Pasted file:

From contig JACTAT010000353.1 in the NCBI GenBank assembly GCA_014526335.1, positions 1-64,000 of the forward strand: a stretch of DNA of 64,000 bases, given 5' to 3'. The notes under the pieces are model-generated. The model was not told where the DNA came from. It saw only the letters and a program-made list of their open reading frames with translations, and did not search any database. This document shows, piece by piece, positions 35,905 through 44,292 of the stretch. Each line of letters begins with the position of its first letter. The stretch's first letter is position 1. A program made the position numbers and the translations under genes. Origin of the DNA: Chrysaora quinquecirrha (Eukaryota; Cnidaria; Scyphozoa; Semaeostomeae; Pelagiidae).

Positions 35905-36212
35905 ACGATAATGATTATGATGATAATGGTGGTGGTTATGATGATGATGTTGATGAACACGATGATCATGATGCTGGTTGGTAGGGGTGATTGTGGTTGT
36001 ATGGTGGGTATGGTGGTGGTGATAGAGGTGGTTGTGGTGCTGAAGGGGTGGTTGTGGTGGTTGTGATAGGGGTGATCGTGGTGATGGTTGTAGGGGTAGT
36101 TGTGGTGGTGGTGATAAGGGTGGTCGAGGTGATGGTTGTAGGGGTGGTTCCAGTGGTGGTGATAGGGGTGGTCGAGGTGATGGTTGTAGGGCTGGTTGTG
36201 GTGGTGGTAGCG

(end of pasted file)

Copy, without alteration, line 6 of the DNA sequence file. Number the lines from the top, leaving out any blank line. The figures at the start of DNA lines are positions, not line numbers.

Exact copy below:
36201 GTGGTGGTAGCG